Donald Fehr predicting another lockout and why it will happen.


Feb 18, 2014; Sochi, RUSSIA; NHLPA executive director Donald Fehr (left) , IHHF president Rene Fasel (middle) and NHL commissioner Gary Bettman (right) pose for a photo a press conference during the Sochi 2014 Olympic Winter Games at Bolshoy Ice Dome. Mandatory Credit: Scott Rovak-USA TODAY Sports

Last week,  NHLPA’s head Donald Fehr publicly claimed that the path to the next NHL lockout was already being paved. While the NHL’s current collective bargaining agreement doesn’t expire until the 2021-22 season, Fehr predicts another lockout. There were several issues that the players union worry about. Concussion protocols and independent second medical opinions were the reasons that were highlighted in his argument. For a man who usually quiet outside the negotiating table, his rhetoric was rather confrontational.

NHL commissioner Bill Daly was hardly thrilled to hear this. It was Daly who had reached across the aisle to broker a satisfactory compromise with Fehr during the last lockout.  Fehr sat down with TVA’s Renaud Lavoie and responded with his own level of ire. “It’s a fairly naive and uneducated view of the situation, particularly as it relates to this league’s collective bargaining history and the reasons why we have endured work stoppages in the past,” said an exasperated Daly. “Don’s musings are also entirely inconsistent with his own collective bargaining history, which is highlighted by his own precipitation of repeated work stoppages and unprecedented labor strife in an ‘uncapped’ sports league.”

So, are there any other reasons that could inspire Fehr to open up with his guns this early in to the current CBA? My guess is Fehr and the players’ union as a whole is looking at the disturbing events over in Russia.

The Russian ruble is in free-fall. The currency’s decline can be blamed on dropping oil prices, and economic sanctions levied against Russia for their military engagements in the Ukraine. In the last few months, the ruble has lost half its value to the US dollar and the EU Euro ( The exchange rate was 33:1 for the ruble at the start of the Olympics, it’s 54:1 now). KHL teams have had to cut players salaries drastically (by 50% or more), and some coaches haven’t received a paycheck all season. It’s like watching the end of the old Soviet Union all over again.

The falling ruble has called in to question the very survival of KHL teams. While the league is likely to survive the current economic disaster (thanks to Russian President Vladimir Putin’s love of ice hockey and being a strong proponent of the league), several teams are on the verge of collapse.  Out of the current KHL’s current roster of twenty-eight squads, twenty-two of them are based in Russia. Of those Russian squads, three of them (one of them being a Moscovite team) could fold at the end of the year. Several others (including foreign teams like the Finnish based Jokerit (former home of 2011 Stanley Cup winner Tim Thomas)) could walk away from the KHL due to current economic crisis.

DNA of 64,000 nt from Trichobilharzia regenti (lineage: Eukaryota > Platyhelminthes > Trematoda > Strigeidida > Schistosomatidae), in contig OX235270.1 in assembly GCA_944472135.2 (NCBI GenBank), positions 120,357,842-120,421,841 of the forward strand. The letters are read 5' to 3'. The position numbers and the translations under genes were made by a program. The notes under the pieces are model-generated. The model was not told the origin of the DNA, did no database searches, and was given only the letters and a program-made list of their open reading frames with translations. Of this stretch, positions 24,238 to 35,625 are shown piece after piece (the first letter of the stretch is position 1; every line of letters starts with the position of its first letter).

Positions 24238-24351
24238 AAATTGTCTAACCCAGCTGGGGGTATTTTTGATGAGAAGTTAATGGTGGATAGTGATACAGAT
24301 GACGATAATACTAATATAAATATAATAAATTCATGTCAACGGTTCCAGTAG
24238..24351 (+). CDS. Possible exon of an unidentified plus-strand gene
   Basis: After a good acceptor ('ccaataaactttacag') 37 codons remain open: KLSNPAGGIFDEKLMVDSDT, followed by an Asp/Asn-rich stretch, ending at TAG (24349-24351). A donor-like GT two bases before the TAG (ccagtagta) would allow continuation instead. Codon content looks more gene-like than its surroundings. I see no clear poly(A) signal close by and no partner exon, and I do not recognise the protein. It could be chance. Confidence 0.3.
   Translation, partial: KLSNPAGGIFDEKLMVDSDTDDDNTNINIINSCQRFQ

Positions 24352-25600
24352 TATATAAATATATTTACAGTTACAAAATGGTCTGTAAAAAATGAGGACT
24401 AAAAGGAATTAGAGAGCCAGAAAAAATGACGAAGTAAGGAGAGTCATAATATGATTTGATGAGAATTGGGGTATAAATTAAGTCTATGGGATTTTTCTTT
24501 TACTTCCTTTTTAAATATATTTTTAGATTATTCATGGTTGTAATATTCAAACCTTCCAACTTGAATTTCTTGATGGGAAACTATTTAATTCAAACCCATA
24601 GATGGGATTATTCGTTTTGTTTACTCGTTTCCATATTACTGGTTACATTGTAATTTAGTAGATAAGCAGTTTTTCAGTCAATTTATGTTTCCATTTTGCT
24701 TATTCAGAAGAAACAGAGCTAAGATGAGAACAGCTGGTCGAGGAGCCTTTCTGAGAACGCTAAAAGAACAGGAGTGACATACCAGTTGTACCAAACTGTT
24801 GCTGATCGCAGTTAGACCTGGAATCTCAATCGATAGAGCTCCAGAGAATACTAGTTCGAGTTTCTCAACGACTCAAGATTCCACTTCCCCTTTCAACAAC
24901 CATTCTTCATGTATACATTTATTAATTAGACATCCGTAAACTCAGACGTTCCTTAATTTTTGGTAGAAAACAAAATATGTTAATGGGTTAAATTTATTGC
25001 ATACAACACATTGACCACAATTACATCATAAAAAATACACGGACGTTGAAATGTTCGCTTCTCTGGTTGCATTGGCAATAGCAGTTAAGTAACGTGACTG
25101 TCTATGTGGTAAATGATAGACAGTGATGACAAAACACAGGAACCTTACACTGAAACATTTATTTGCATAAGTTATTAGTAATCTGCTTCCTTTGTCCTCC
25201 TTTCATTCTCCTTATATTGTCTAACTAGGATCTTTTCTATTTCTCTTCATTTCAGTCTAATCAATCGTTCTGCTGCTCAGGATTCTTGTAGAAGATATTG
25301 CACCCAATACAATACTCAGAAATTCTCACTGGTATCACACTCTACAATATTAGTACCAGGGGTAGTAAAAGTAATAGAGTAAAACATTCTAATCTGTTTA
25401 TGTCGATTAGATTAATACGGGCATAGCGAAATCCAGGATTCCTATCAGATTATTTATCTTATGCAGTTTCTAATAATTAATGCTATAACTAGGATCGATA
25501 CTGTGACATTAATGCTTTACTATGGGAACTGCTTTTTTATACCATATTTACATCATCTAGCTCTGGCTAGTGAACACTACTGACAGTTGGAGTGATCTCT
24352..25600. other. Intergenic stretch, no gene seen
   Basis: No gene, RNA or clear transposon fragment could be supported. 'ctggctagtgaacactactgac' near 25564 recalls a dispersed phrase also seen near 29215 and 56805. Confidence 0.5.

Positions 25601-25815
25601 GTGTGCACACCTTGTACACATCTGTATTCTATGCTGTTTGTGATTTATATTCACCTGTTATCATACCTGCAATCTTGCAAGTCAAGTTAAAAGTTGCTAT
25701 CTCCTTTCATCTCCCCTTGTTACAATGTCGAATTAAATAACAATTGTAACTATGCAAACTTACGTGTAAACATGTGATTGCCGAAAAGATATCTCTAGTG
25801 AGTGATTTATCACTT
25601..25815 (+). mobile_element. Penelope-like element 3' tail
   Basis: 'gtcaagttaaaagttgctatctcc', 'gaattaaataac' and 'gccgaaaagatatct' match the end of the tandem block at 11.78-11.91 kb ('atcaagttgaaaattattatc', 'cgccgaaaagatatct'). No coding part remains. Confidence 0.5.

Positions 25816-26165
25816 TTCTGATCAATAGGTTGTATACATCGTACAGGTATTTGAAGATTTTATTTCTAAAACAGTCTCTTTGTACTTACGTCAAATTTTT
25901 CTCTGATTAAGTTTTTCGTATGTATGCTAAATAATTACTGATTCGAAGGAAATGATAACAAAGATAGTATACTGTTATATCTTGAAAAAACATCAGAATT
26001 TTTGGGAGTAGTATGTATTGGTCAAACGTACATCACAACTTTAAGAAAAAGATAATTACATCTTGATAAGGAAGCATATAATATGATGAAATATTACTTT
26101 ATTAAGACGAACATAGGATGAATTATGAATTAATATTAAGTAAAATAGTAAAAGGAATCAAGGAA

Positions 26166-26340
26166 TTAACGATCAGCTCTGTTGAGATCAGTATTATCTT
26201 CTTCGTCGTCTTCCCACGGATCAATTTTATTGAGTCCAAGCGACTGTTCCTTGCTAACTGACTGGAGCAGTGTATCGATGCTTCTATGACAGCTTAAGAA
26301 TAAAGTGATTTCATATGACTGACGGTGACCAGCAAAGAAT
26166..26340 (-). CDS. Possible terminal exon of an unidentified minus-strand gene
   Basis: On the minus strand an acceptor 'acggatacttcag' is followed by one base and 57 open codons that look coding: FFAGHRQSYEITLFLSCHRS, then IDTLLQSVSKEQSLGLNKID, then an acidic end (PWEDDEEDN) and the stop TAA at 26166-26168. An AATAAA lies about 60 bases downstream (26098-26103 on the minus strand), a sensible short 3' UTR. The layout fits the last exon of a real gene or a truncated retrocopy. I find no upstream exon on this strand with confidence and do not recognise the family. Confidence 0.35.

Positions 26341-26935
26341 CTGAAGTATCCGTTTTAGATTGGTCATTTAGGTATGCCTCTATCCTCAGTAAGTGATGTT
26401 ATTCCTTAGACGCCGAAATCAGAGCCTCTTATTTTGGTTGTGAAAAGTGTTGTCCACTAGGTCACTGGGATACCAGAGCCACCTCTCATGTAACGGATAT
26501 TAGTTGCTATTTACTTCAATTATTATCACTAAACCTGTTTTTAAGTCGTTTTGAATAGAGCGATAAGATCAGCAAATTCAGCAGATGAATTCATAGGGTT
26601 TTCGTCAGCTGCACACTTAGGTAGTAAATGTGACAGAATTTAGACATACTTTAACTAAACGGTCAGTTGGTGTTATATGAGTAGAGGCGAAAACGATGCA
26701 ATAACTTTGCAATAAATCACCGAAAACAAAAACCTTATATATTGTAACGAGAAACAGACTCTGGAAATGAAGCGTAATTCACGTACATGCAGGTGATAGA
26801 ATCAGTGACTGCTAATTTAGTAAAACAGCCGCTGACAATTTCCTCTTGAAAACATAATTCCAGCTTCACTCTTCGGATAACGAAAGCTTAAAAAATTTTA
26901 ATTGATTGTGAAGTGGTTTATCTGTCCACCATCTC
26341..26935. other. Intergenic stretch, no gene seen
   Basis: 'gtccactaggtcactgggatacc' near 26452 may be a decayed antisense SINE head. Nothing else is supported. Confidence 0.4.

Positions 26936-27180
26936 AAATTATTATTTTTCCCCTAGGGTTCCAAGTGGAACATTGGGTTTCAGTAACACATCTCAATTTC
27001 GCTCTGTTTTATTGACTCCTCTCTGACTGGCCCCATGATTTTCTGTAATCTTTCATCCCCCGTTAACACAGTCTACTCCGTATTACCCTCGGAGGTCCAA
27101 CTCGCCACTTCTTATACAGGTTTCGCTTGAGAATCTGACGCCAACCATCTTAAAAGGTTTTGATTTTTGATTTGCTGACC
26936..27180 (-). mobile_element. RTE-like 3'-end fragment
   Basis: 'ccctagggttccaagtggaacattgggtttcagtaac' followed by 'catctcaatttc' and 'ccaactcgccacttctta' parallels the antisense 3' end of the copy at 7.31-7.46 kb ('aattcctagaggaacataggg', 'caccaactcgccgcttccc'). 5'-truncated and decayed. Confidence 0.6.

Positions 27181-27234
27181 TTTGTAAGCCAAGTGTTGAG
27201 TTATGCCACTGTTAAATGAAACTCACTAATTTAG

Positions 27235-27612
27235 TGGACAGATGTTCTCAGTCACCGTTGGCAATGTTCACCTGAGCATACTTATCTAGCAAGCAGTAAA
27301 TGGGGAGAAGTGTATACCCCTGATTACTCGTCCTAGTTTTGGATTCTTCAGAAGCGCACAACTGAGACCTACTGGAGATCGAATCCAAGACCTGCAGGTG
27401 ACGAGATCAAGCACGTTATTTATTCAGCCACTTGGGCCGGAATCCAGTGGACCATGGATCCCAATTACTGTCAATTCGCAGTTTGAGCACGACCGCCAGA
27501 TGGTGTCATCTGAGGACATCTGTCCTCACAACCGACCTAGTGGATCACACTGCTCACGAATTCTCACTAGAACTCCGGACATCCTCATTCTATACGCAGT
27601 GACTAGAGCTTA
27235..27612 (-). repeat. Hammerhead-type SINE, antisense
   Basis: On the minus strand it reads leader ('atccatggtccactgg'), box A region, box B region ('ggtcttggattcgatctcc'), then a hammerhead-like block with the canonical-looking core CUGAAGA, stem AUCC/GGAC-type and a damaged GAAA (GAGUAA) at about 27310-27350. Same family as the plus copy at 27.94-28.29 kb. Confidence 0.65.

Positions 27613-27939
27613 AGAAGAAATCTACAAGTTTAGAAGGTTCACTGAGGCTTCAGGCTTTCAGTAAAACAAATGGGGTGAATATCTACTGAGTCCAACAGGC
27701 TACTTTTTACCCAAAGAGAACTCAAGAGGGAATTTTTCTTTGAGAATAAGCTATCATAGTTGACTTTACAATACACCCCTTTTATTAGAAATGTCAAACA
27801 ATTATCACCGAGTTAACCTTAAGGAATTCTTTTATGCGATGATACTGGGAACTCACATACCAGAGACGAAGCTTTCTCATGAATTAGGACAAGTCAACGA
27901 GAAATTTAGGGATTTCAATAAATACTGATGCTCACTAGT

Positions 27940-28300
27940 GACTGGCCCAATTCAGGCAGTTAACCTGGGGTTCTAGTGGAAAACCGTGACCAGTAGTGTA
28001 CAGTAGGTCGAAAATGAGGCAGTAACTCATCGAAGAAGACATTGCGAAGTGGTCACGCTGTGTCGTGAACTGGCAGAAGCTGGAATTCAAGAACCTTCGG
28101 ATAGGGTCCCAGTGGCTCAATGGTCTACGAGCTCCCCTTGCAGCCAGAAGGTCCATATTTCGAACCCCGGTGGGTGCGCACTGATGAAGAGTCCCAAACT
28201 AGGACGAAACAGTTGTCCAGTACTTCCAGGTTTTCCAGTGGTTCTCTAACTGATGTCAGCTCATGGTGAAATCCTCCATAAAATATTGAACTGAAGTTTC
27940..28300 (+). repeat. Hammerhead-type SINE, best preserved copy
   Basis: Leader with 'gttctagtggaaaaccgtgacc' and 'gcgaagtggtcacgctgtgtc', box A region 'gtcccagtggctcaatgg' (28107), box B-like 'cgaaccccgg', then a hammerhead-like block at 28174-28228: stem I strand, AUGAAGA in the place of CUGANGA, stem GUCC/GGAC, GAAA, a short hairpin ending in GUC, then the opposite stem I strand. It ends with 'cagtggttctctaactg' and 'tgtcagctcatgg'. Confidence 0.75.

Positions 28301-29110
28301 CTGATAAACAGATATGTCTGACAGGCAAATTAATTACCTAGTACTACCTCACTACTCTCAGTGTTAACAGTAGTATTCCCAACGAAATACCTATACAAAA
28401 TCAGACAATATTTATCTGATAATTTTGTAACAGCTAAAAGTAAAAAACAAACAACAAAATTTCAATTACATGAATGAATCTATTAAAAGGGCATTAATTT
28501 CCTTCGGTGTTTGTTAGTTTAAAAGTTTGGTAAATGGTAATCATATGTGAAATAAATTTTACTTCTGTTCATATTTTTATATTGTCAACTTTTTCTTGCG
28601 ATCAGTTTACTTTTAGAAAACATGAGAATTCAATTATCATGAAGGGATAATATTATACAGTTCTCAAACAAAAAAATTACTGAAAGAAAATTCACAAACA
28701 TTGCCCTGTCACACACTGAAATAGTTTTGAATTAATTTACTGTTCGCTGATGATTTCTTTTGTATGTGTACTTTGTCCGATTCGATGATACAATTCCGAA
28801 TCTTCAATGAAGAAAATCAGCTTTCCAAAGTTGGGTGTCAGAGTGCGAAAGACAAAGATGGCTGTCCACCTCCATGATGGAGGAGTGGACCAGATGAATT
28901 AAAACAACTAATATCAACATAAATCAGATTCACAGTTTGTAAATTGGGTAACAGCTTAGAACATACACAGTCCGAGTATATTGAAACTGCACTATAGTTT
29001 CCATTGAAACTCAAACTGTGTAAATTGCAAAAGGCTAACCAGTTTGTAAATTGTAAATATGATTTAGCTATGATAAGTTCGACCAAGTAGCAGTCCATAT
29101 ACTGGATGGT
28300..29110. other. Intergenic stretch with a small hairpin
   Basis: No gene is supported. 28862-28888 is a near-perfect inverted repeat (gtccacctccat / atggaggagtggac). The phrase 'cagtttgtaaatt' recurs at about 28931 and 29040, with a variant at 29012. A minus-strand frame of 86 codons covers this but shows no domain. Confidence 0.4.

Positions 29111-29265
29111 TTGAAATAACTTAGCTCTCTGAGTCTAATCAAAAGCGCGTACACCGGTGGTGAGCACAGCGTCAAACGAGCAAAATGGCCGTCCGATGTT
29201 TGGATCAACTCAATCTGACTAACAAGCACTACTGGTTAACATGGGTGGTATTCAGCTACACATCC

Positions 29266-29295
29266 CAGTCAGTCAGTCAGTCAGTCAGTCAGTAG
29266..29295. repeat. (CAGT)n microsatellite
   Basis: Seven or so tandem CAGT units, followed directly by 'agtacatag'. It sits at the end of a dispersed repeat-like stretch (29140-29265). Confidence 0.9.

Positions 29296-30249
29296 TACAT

So, why would this so irk the players’ union? With the partial collapse of the KHL, there would be an influx of Russian players who would be willing to work for significantly less money.  While the NHL superstars would still see their large salaries, the players near the bottom would suddenly be playing for their very careers. Owners would quickly take the opportunity to replace players that are making one-to-two million and replace them with an equivalent quality player for under a million. (Can any of you Boston Bruins fans think of an owner that would gladly kick some players to the curb in order to save a few bucks?)

With the NHL looking (after denying it multiple times) to add two more teams in the next few years, some of those Russian players would be welcome.  The rest of those players could easily capsize the boat of the NHL’s labor pool. The possible flooding of the market of cheap foreign labor is a cause for serious distress among the league’s players. The players would quickly turn to Fehr, and the owners would likely dig in. During the last lockout the players union had to give up half a season in 2012-13 to get the owners to agree to terms. They lost the entire 2004-05 season to the one before that.

So, now it comes down to what happens in the next two seasons. If the ruble forces a mass exodus from the Russian hockey league, then this will be one more guaranteed reason that the NHL and the players’ union will be going to war again over the CBA.